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SPAM and other unwanted messages




The Problem - Unwanted messages - SPAM, Phishing, e-mail borne viruses, instant message borne viruses, ...


Almost everybody gets them. Messages advertising stock market tips, office supplies and pornographic sites or promising easy money or miracle cures. Messages warning of dire consequences or lost fortunes if the messages aren't forwarded to everyone we know. Scams attempting to fool victims to typing banking information and passwords into fake web sites. They're a nuisance, wasting our time and computing resources. Some are shocking, others are fraudulent and illegal.

SPAM continues to be a growing problem. Malicious and nuisance messages continue to grow in number and sophistication in ways to get past SPAM filters, fool people, and in some cases deliver malware. This situation is not likely to improve in the near future. Like all email servers, the JMU email server advertises itself to the world as the place to send email to @jmu.edu addresses.  Anonymity and instant, worldwide communications combined with our desire to be reachable make it impossible to prevent unwanted messages. Anyone can connect a computer to the Internet and send messages. Public computers abound. Unsafely operated computers are abundant and easily used by abusers and criminals. Neither the computer operators, who may be regular home computer users, or the network operators, who may be mass Internet Service Providers, are equipped to handle the notification and cleanup reliably and in a timely manner. While there are laws prohibiting SPAM, they are largely ineffective for a variety of reasons.

Our e-mail system attempts to discriminate between wanted and unwanted messages. Its doubtful that a person could do this this with 100% accuracy. For a machine its impossible. If the machines are configured to be stricter, the chances of losing legitimate messages increase. At peak times, our email system blocks 636 messages per minute that it has classified as SPAM and thousands of messages per hour that carry viruses. 86% of the 1.2 million messages we receive daily are rejected.

Criminals and abusive marketers are increasingly using the Internet. Oftentimes, they use virus infected home computers and/or computers in other countries to send the stuff making it easy for them to avoid blocks and prosecution. Various sources estimate that unwanted messages constitute anywhere from 60% to 80% of all Internet e-mail and that the average person receives anywhere from half a dozen to two dozen messages daily.  In the first half of 2005, 5.7 million fraudulent "phishing" messages alone were detected *PER DAY*. There has been a large increase of this type of fraud the past several months and it is expected to continue.

We continue to evaluate our email system for improvements.  There are a variety of schemes being planned that depend upon partial authentication of senders to allow receiving e-mail servers to make decisions. All these schemes depend a lot on the participation of the majority of Internet e-mail senders and are vulnerable to the use of compromised computers within a domain which is more and more common through the use of 'BOTS'.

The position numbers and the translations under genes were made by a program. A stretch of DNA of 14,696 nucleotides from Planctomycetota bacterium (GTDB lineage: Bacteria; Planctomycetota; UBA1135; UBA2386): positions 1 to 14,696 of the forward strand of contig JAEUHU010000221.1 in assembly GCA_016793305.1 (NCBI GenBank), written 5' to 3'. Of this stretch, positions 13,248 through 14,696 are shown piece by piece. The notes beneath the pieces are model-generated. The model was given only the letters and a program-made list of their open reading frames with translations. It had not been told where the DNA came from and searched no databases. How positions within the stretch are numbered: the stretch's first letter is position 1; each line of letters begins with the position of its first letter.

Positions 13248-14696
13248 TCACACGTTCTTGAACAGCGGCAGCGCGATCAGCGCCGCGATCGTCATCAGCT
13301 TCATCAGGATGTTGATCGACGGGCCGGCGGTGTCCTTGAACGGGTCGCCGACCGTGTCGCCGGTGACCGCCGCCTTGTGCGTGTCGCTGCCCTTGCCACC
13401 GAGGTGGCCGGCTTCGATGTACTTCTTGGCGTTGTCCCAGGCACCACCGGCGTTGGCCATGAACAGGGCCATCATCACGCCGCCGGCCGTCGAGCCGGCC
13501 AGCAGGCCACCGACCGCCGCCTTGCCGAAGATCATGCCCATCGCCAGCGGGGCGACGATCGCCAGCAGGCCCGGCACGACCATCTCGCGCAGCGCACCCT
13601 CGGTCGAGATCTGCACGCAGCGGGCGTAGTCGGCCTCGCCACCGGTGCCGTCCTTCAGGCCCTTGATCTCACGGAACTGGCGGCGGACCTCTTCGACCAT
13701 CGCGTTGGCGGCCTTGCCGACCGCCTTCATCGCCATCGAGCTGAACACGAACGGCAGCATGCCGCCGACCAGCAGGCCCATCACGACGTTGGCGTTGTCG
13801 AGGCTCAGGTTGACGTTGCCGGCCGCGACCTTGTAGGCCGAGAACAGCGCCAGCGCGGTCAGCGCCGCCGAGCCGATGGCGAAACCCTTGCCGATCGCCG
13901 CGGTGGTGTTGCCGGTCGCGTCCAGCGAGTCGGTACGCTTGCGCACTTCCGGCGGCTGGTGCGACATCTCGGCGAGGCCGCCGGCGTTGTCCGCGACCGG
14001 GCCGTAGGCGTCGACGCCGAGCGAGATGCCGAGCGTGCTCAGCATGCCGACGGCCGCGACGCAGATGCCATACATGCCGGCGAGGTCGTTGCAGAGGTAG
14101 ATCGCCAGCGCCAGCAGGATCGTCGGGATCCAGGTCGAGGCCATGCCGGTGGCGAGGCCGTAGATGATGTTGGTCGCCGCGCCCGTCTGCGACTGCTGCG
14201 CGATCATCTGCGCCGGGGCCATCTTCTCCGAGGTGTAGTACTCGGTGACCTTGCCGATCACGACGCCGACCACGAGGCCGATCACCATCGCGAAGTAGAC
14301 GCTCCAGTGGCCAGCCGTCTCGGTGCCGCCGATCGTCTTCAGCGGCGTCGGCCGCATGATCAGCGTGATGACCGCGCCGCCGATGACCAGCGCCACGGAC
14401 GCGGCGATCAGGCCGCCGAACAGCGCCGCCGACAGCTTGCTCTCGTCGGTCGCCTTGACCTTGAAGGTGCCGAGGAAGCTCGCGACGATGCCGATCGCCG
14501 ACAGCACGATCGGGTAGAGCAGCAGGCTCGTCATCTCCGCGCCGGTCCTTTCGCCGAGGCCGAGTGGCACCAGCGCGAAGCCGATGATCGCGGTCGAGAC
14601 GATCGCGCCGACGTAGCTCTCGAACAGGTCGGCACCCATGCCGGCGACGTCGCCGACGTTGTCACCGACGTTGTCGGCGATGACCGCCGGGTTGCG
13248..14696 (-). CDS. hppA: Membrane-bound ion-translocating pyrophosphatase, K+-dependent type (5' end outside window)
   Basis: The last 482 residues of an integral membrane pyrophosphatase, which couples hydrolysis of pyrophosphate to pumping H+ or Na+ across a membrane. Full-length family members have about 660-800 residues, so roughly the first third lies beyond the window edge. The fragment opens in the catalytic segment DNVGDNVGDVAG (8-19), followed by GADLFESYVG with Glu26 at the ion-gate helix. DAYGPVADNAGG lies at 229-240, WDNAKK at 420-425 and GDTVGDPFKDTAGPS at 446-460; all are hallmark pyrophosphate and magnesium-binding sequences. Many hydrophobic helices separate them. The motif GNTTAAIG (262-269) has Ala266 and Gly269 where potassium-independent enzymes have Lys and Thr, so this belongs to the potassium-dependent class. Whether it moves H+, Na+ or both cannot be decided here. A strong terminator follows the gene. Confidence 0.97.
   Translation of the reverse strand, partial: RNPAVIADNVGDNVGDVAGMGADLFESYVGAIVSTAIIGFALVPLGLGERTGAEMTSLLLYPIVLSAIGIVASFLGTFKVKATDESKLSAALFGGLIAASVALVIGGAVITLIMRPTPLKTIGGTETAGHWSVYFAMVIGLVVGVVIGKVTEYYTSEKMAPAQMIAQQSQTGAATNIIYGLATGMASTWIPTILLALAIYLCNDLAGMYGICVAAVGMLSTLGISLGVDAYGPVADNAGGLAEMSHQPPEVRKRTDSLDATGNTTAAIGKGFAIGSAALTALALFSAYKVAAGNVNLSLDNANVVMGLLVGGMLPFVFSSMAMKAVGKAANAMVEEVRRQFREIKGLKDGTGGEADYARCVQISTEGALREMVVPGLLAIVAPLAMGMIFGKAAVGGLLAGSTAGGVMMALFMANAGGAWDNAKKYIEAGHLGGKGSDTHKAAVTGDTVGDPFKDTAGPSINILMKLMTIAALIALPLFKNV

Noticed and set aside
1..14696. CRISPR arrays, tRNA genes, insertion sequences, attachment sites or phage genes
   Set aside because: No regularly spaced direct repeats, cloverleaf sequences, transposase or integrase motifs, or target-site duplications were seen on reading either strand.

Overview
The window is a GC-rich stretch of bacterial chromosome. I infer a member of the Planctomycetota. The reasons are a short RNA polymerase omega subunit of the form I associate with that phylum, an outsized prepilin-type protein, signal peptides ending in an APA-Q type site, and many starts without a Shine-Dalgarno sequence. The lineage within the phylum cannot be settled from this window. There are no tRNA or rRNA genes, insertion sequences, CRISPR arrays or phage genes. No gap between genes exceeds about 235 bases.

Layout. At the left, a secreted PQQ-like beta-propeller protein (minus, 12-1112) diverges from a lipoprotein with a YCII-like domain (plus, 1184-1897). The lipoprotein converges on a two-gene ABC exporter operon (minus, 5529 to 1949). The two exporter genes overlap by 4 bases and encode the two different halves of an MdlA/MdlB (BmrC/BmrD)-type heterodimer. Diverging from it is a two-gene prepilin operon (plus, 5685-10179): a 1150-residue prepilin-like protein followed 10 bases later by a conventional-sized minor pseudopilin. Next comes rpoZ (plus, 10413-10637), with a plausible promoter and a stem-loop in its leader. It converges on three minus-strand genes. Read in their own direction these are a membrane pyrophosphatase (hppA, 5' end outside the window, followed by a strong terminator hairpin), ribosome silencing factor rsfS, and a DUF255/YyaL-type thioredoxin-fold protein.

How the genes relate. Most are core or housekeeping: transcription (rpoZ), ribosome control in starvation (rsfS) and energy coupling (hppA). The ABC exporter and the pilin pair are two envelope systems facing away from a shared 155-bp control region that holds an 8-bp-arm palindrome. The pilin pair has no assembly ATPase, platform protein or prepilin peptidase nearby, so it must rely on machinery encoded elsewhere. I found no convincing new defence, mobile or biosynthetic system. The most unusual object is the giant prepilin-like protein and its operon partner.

And even as we and the rest of the Internet improve our motivation and ability to handle unwanted and abusive e-mail messages, criminals are moving to instant messaging and other technologies to spread their abuse.




Prevention - How to minimize unwanted messages


In our present environment, it is impossible to prevent people from sending us unwanted messages if they know our e-mail address.

Theoretically, if we assigned staff 24 X 7 to do nothing but watch for this stuff and block it as it came in, we'd put a dent in it. But aside from the resources it would take, it would be a reactive process where messages would still get through even if we searched through individual mailboxes. Additionally, legitimate messages would likely be delayed or lost as we blocked email servers that were unknowingly being used to forward SPAM.


Minimizing reception of unwanted messages

You can minimize unwanted messages by keeping your e-mail addresses private but it is almost impossibl to do these days and is something a lot of us go out of our way not to do. What good is an address nobody knows about?

  • The more your e-mail address is available, the more spam you'll receive. Minimize this availability for your primary e-mail account. Free webmail accounts are available for the asking although you should review the provider's privacy policy before signing up.

Unfortunately, there are many ways spammers and criminals can get our e-mail addresses that are beyond our control.



Automatically classify and handle messages according to personal preferences

If you are unhappy with the way our e-mail system classifies messages, you have the ability to modify it to match your personal needs and preferences in ways that are impractical to do for the entire population. Both email services and email clients generally include functionality that allows individuals to set up custom filters and actions. Filters allow you to screen messages based on text found in the messages' sender, subject, body, and other fields and take actions such as delete them, put them in a specified folder, or flag them in some way.